Anonymous Zombie struggles to find laughs in its soggy mess of gore and tired addiction commentary.
Published on October 27, 2022
Rating 1.5 /5
There’s a decent film somewhere within the idea for Anonymous Zombie. It’s just that it feels like the premise has to do a lot of the work. The formula for zombie movies usually proceeds with the idea of “BLANK but with zombies.” Here, it’s a rehab camp but with zombies. A bunch of addicts comes to seek help but only find flesh-eating monsters. Not a bad idea but it needs more than just a location, some actors, and some gory makeup effects. Honestly, that’s all Anonymous Zombie has to offer.
The camp is framed as being more of a secret zombie camp. Addicts come to recover but never leave, ending up as meat for the zombies who occupy the rural resort. The setting is at least believable for this type of operation, what with its open fields, mysterious sheds, and rustic grounds. The addicts we meet and root for, however, don’t have much character, especially since many of them don’t feel like a beer and drug addicts, looking way too clean-cut and dapper. The zombies are more believable given their fitting makeup and simplistic requirements of growling and gnashing.
A zombie film is always as strong as its human characters and they’re all unfortunately one-joke characters. There’s an everyman guy who becomes the leader. There’s a damsel in distress who becomes a love interest. There’s a comic relief dude who sneaks in weed and has sex with plenty of people. There’s a slut who will fulfill that desire of having sex. There’s a shy girl who will become easy prey. And then there’s the mildly eccentric camp counselor whose ignorance of handling people will lead to his own demise.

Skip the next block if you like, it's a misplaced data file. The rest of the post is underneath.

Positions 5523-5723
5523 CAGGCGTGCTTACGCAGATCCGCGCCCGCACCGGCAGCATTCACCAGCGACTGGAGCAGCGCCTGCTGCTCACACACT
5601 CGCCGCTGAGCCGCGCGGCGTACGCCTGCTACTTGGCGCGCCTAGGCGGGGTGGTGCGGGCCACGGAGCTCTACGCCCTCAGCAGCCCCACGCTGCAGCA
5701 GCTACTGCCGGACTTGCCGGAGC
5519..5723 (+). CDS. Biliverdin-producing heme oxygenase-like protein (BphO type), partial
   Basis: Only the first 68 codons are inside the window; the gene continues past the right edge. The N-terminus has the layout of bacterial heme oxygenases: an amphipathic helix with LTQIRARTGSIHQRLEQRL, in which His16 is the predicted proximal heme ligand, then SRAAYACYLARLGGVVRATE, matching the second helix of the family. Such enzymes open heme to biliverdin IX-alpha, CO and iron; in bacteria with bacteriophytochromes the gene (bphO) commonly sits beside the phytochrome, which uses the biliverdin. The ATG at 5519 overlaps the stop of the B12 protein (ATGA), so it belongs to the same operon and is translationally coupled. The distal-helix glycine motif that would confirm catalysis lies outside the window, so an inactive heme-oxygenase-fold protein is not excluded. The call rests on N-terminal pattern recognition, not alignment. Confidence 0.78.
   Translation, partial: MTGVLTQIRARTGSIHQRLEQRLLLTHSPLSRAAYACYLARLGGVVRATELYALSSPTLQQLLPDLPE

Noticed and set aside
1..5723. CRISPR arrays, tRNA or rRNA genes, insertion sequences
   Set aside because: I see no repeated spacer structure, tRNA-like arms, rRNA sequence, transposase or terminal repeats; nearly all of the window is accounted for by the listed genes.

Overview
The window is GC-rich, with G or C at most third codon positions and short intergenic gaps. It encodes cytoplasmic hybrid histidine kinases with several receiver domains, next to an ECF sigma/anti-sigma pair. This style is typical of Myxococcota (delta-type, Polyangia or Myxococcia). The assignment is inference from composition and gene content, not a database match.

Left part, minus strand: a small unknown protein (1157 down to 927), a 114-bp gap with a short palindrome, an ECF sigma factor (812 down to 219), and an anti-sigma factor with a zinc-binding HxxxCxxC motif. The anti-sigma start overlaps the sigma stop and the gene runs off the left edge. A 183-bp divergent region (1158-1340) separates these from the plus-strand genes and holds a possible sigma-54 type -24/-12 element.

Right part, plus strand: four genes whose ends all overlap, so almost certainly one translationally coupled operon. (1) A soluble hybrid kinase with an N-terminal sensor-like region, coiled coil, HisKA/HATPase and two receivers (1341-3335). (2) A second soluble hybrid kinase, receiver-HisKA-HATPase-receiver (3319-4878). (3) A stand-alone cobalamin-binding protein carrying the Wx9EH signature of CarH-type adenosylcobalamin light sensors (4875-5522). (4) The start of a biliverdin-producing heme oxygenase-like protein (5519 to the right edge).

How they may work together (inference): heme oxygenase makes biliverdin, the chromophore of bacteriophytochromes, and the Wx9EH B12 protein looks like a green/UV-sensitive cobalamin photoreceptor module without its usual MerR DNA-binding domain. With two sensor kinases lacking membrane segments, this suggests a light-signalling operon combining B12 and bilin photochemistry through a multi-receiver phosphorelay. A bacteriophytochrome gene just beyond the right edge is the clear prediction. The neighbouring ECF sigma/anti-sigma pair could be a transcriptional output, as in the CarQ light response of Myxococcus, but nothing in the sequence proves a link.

There is eventually a message and meaning for the zombie camp targeting addicts and it’s, well, clunky. The argument of the real mastermind is that addicts are giving drugs and booze a bad name and need to be wiped from the Earth. Of course, the mastermind is also a drug user and is clearly not using drugs for medical purposes. So there may be some commentary on how the opponents of addicts are often addicts themselves. This observation, however, is paper-thin and is mostly chucked aside once the lead villain snorts cocaine and starts wildly swinging an ax.
Here and there, the film has some solid visual effects that are neat. I liked the climax which involves a pipe being chucked through someone’s skull with all the gooey blood spewing out the eye socket. The usage of a beartrap for attracting zombies to a victim was clever. There are small moments of absurdity in the grotesqueness that mostly work. Sadly, the comedic timing is off in most of these moments, making the intended comedy hit with a lackluster thud. One of the weakest gags involves sight gags involving a man and woman in a sexual position but is really just them eating hot dogs for some unexplained reason why they’d be positioned like that.
Anonymous Zombie struggles to find laughs in its soggy mess of gore and tired addiction commentary. The technical expertise is certainly present for a horror film but doesn’t come bundled with the right comedic timing and staging to sell the cross-genre experience. It’s not merely that zombie films are tired so much as they need more than just a good premise. This is a case where playing zombie movie mad libs doesn’t automatically make for a great horror-comedy.
Mark has been a professional film critic for over five years and a film lover all his life.